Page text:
Jordanian King Abdullah II at the World Economic Forum in Davos, Switzerland, January 25, 2018. © AP

The King of Jordan has ruled out the concept of “substitute homeland” for Palestinians.

At a meeting on Monday, February 26, in Muwaqqar, 20 km east of Amman, Jordan’s King Abdullah II met several tribal chiefs and influential figures of the great Bani Sakhr clan.

Economic concerns, the internal situation and regional issues were on the agenda of this meeting.

Jordan’s King Abdullah II stressed that Jordanian citizens should benefit from a better economic situation by the end of this year. “Economic challenges are what keep me awake,” he added.

He said he warned state officials by asking them to improve the living conditions of Jordanian citizens by the end of 2018.

“State officials must change their methods or work harder,” he said.

Jordan has for weeks been the scene of a series of protests against the high cost of basic necessities, including bread and fuel.

The Jordanian king then dwelt on the settlement of the crisis in Syria, saying that it took time. He hopes that Syrian refugees living in Jordan will be able to return to their country as they go.

With regard to the concept of a “homeland of substitution”, Abdallah II said: “Some of our brothers and the Israelis speak of a substitute homeland for the Palestinians whereas in my opinion such a concept does not exist. does not exist “.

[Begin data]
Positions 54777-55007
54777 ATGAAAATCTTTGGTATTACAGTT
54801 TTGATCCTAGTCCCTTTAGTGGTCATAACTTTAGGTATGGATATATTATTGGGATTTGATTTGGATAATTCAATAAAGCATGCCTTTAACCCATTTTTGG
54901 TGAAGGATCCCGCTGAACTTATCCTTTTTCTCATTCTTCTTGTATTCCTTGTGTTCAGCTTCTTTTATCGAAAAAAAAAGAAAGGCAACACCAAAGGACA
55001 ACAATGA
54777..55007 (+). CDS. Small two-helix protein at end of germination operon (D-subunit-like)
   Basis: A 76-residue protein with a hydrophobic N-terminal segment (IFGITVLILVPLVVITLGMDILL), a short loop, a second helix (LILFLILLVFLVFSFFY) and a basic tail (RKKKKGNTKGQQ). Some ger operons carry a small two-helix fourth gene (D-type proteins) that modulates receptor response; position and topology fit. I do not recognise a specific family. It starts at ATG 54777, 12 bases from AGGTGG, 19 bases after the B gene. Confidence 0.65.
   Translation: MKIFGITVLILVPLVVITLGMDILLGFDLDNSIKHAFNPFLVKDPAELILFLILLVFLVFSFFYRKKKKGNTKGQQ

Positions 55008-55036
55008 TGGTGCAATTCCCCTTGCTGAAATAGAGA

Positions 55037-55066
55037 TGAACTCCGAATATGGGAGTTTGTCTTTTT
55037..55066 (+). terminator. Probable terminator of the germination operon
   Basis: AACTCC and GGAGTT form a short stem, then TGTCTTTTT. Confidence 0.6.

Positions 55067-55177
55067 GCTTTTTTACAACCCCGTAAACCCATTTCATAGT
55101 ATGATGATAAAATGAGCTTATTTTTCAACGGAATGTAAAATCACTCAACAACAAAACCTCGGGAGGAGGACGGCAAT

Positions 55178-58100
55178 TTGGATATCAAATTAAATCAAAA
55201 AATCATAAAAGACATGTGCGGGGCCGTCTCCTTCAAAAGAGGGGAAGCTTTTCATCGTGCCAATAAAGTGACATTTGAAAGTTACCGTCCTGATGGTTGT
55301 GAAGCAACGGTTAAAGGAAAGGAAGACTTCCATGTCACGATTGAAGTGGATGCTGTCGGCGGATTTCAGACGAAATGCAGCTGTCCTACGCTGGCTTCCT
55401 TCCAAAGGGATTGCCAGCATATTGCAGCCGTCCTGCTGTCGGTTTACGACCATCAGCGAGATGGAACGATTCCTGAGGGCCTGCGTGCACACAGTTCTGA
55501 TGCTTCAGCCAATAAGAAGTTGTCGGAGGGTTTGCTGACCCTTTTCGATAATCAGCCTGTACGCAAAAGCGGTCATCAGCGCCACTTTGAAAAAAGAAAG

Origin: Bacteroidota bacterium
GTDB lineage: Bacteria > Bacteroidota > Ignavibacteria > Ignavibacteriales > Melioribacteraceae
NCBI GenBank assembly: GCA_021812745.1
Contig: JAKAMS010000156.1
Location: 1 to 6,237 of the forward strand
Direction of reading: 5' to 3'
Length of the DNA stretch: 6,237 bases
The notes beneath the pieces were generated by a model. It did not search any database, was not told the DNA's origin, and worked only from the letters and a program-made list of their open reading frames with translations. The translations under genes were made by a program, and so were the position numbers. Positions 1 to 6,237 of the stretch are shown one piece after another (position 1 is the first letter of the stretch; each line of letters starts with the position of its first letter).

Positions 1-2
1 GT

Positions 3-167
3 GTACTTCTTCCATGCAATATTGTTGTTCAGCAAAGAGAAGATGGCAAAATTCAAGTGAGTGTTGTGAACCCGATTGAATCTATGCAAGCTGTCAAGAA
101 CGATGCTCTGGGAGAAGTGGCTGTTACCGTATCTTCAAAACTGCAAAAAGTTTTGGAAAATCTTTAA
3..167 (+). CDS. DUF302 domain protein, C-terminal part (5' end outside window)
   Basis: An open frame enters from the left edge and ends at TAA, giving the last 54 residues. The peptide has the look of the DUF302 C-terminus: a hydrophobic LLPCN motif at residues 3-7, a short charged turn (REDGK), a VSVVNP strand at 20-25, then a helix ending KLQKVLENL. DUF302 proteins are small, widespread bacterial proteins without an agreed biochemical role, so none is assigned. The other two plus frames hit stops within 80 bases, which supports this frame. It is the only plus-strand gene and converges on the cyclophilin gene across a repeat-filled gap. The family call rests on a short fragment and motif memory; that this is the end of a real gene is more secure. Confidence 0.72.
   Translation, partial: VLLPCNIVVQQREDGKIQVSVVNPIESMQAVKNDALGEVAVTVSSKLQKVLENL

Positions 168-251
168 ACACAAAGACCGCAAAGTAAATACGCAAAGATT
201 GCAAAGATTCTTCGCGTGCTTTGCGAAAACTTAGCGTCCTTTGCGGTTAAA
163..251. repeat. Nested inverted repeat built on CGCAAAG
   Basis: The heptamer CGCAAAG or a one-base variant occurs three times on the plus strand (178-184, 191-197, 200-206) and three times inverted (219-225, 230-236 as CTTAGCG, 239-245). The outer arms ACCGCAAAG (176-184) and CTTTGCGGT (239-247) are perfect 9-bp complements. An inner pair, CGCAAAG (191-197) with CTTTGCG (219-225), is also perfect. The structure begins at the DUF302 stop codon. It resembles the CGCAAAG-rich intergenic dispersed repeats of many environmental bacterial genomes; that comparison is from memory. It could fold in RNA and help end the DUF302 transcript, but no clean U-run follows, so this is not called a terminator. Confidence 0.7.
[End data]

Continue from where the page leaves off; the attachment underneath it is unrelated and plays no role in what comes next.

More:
The Foreign Minister of the Palestinian Authority, Riyad al-Maliki, announced on Thursday, February 15, that US President Donald Trump had begun to implement the “agreement of the century” through a series of concrete actions.

Riyad al-Maliki said US Secretary of State Rex Tillerson’s trip to several countries in the region, including Egypt, Lebanon and Turkey, was part of the implementation of Trump’s plan.

Mr. al-Maliki added that the transfer of the US Embassy from Tel Aviv to Quds, the suspension of much of the financial aid to UNRWA (United Nations Relief and Works Agency for Palestine refugees in the Middle East) and efforts to challenge the right of return of Palestinian refugees were among the measures to implement this agreement of the century, an agreement that was only sealed with the Israeli side.

The agreement of the century is a plan proposed by the US government and supported by the Saudi and Israeli regimes. It is supposedly aimed at putting an end to the Israeli-Palestinian conflict and at allowing, and above all, the normalization of the relations of the Arab countries with the Israeli regime.

In this plan and in subsequent negotiations, the issue of displaced persons should be resolved on the basis of the principle of “substitute fatherland” outside occupied Palestine and the “right of return” of Palestinian refugees in their country will be definitively canceled.

According to this plan, the Palestinian state will be established in the Gaza Strip and only in zones A, B and parts of zone C of the West Bank. In addition, the final status of Qods and the return of the displaced will be referred to subsequent negotiations. Finally, peace negotiations will begin between the Israeli regime and the Arab countries under the leadership of Saudi Arabia.

Egypt, Saudi Arabia and Jordan are cooperating with the United States and the Israeli regime in this regard, although there are some differences between them over some issues, such as the return of Palestinian refugees and internally displaced persons.

The Sinai Peninsula in northeastern Egypt and parts of Jordan are envisioned in this plan to constitute what is called a “substitute homeland”.


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